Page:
The CBN has concluded its monetary policy meeting and announced MPR will remain at 12% for the 17th straight month. Whilst this was expected the unexpected news however was the committee’s decision to increase the cash reserve requirements for public sector funds from 25% to 50%. Banks rely a lot on public sector funds for free floats which they mostly channel into short term assets such as TB’s and overdrafts.
The CBN’s objective apparently is to stymie the negative effect of Government funds on the wider economy as the country gears up for election campaigning. It is also part of the CBN two pronged approach to defend the Naira and reduce inflationary pressures. The effect of this however is that Banks will have to look for alternative sources deposits which you’d expect will come from the private sector. This typically results in an increase in aggressive marketing, hike in fixed deposit rates and proliferation of banking retail products. All of this is likely to culminate in a hike in lending rates as banks pay higher rates to attract deposits.
It’s pretty much obvious what the CBN Governors and his crew have been all about for the last few years. For now the guy on the street looking to borrow money from the bank and start a new business of finance a project is least of their worry. They also careless about what the consumer feel especially those who have no augmentable income other than their salaries. Having given up on forcing a tight fiscal policy (largely due to his propensity to rabble rouse) upon the various arms of Government his only option is to limit the effect of Government money by squeezing liquidity in the system which is ostensibly under his watch.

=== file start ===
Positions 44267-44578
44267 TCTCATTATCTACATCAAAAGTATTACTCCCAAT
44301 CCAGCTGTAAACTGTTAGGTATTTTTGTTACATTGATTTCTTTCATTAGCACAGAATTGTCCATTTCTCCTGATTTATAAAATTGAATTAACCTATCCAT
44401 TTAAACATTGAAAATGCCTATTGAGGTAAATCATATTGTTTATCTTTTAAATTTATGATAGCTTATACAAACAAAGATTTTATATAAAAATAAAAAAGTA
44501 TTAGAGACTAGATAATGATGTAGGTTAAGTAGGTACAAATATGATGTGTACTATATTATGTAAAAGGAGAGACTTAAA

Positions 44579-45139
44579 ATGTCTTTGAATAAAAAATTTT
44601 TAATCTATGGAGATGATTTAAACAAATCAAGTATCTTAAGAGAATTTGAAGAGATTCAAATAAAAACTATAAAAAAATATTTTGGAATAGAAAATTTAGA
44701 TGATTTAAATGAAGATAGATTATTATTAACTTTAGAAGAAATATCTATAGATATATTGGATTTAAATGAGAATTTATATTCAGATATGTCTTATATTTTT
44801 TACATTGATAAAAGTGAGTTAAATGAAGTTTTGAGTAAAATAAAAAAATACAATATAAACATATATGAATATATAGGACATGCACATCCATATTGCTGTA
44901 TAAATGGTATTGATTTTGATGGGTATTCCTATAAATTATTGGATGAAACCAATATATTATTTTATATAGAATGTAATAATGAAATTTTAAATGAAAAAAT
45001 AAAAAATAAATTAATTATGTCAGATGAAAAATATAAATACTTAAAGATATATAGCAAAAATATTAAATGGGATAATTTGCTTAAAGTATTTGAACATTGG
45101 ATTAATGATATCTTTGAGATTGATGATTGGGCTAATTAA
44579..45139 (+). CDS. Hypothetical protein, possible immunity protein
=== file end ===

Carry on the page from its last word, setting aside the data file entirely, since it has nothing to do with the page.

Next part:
The stock market is bound to feel the heat pretty soon as most will liquidate their investment and simply stash their cash in high yielding deposit rates. Margin lending is probably still born as very few will take the risk. And as Government revenues drop due to slower oil sales, most state government will have no choice that to borrow to fund their projects. This is a double edged sword as the back door introduction of higher lending rate will increase deposit interest rates and discourage public sector borrowing. However, because the private sector will desist from borrowing the Government will remain the lender and borrower to the economy. The net effect off course is nearly negligible.
Lets just hope the effect of Cash-less banking and all the pool for mobile money help cushion the effect of all of this. For now, I guess we’ve been there and done that.